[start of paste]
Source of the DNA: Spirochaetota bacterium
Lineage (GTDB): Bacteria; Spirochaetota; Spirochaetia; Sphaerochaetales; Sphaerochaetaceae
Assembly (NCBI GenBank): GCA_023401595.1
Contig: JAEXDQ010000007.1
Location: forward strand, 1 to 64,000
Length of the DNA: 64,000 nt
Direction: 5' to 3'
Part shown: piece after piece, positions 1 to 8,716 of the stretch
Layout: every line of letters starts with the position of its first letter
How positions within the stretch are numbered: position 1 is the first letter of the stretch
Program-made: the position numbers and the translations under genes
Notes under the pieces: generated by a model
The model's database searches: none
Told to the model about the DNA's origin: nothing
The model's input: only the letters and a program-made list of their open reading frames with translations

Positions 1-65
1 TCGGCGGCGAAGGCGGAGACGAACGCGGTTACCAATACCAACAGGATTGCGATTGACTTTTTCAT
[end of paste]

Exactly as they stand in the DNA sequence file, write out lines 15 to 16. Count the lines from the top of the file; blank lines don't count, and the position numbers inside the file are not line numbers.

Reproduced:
The model's input: only the letters and a program-made list of their open reading frames with translations

Positions 1-65